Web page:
by David Hirson and Cletus Weber
The inevitable visa backlog for China-born EB-5 investors and their family members has been rumored for some time, but concerns finally became reality when Charles Oppenheim of the U.S. Department of State (DOS) recently predicted that, around June 2015, the DOS will need to impose an initial two-year visa backlog for EB-5 investors born in Mainland China. Also, as described in more detail below, Oppenheim further predicted that this waiting line for Chinese EB-5 investors will continue to grow in years to come. This article explains the visa backlog problem and how it will affect EB-5 investors, EB-5 regional centers, project developers and the EB-5 industry on the whole, as Chinese investors adjust to the new delays in visa processing and/or U.S. law is changed. The accompanying articles explain calculating child “age out” issues under the related Child Status Protection Act (CSPA), and provide guidance on strategies for practitioners working with Mainland China-born EB-5 investors.
U.S. visa allocation system
The U.S. visa allocation system is complex and technical, but simply put, 10,000 visas are allocated annually for the EB-5 category and applicants from all countries are treated equally until it appears that the entire annual allocation will be used up during a particular fiscal year. When that happens, applicants from over-subscribing countries (technically speaking, countries that use more than 7 percent of the worldwide total) must wait for a future year’s allocation to be available before they can obtain a green card. This allows applicants from other countries to apply for and obtain green cards without additional delay. Until the past fiscal year, worldwide EB-5 visa demand never required a cap on any one country’s visa usage, but visa usage in the current fiscal year, and foreseeable fiscal years, is expected to continually reach 10,000. Because investors from Mainland China use so many EB-5 visas, they will face a growing backlog in waiting to obtain a green card.
In overseeing the EB-5 visa allocation system, the DOS must use (or reallocate to other visa categories through technical rules) all 10,000 visas—but never more than that. To decide which applicants can obtain green cards in what order, the DOS establishes a queue by assigning each investor a “priority date,” which is the date that U.S. Citizenship and Immigration Services (USCIS) receives the investor’s I-526 petition. Once the DOS establishes a cut-off date in the EB-5 category, only investors with approved I-526 cases and priority dates before the cut-off date are eligible to proceed with consular processing (CP) or adjustment of status (AOS). As predicted for the 2015 fiscal year, China is the only country that will be subject to delays while waiting for visa numbers. Investors from all other countries can continue to process without additional delay.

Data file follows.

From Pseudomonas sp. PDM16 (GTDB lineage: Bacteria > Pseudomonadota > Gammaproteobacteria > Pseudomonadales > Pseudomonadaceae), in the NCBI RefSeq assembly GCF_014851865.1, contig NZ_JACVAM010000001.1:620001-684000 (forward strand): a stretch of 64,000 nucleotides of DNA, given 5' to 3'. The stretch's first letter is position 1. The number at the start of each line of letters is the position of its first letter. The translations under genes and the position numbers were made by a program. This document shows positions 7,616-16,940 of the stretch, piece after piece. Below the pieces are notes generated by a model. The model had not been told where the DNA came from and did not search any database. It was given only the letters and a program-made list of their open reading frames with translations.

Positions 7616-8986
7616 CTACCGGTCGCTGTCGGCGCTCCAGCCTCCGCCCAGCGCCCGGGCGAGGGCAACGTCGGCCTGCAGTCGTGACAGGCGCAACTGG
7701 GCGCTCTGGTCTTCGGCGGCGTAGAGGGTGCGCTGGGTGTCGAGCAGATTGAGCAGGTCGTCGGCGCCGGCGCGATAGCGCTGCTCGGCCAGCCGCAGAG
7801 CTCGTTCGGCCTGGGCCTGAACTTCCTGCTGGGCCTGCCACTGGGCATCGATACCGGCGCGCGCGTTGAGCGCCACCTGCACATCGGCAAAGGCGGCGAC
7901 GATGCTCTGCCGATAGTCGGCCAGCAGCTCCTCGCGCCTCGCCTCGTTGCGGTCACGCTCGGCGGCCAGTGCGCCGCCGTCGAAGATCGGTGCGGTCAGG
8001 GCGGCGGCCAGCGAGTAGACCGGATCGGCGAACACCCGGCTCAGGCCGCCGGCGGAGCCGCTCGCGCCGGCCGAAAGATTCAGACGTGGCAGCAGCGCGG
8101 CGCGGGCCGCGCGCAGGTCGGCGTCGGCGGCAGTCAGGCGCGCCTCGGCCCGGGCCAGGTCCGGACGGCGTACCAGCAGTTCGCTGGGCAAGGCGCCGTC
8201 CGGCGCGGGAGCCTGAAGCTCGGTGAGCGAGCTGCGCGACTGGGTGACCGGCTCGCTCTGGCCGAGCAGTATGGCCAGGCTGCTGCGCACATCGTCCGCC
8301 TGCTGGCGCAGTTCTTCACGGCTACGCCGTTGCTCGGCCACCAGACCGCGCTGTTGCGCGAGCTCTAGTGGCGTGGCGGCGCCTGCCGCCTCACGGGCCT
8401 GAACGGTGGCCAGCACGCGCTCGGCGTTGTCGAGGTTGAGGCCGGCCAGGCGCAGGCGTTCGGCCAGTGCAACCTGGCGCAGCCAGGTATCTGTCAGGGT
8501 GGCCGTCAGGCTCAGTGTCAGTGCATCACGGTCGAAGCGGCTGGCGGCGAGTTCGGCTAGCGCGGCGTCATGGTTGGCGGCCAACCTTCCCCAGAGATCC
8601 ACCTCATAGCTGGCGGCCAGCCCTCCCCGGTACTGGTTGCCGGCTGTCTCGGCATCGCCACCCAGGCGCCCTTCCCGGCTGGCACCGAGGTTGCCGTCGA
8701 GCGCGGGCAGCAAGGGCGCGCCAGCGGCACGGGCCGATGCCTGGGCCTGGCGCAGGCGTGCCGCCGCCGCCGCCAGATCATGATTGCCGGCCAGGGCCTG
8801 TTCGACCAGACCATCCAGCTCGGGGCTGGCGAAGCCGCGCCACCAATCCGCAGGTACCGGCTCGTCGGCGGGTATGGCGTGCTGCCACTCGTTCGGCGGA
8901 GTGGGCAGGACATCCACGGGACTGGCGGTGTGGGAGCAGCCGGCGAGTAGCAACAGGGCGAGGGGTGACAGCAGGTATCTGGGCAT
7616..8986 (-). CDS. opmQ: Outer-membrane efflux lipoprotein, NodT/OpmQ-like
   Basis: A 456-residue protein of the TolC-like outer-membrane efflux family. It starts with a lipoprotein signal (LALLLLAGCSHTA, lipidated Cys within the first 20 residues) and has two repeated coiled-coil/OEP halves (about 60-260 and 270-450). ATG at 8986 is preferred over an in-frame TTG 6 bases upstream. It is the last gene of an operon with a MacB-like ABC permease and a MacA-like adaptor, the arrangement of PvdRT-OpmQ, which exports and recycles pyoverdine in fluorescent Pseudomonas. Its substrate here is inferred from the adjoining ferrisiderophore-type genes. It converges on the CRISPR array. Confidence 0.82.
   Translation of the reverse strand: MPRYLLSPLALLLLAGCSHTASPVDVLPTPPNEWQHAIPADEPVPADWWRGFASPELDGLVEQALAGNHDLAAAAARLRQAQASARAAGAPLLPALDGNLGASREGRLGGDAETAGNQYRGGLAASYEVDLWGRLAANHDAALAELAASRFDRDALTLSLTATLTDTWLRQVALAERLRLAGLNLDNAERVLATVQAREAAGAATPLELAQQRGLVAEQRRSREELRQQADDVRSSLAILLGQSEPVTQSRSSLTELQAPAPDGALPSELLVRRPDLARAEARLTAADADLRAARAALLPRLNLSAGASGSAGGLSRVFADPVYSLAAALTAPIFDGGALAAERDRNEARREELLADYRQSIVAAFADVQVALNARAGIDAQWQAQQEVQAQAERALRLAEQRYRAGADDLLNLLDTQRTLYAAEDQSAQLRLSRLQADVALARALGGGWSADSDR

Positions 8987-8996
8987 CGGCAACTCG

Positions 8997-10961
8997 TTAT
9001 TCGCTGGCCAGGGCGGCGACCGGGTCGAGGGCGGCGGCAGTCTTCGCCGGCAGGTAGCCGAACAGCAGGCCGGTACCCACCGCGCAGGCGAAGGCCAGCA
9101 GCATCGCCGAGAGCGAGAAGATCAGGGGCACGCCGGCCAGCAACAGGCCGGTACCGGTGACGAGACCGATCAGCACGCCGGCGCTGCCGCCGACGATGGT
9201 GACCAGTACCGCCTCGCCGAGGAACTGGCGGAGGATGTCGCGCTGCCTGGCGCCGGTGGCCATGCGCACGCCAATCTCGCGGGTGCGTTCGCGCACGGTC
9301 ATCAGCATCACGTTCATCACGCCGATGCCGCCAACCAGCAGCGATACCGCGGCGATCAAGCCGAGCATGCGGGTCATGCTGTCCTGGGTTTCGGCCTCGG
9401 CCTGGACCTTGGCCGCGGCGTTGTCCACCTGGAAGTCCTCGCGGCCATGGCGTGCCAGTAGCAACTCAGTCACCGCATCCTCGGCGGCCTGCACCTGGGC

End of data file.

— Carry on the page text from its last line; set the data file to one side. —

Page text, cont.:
Since the establishment of the EB-5 program in 1990, applicants never used all 10,000 available EB-5 visas until fiscal year 2014 (Oct. 1, 2013 to Sept. 30, 2014). In that fiscal year, the world used the entire quota just before the fiscal year expired. Even though investors born in China used the lion’s share of the 10,000 visas, the worldwide quota was reached so close to the end of that fiscal year that no immediate impact was felt. Starting in fiscal year 2015, however, investors from China are expected to face a persistent backlog going forward.
Specifically, Charles Oppenheim, chief of the Immigrant Visa Control and Reporting Division of the U.S. Department of State, announced the potential repercussions of this unprecedented demand for EB-5 visas during a conference presentation at an EB-5 event in San Francisco on Oct. 24, 2014. In his address, Oppenheim predicted that around June 2015 the DOS will issue a Visa Bulletin with an EB-5 cut-off date of around July 2013 for Mainland China-born applicants.
Oppenheim also explained that, if the law does not change, the China EB-5 visa cut-off is expected to remain in place indefinitely—and that the backlog will grow steadily longer over time. Specifically, he estimated that once the backlog is established in mid-2015, the line will move forward only about six to eight months every year. For example, in mid-2015, the line will be about two years long; by mid-2016, the line will be about two and a half years long; by mid-2017, the line will be about three years long, etc.
The EB-5 backlog for China-born investors will cause pain throughout the EB-5 program; investors and family members, regional centers and developers will all suffer.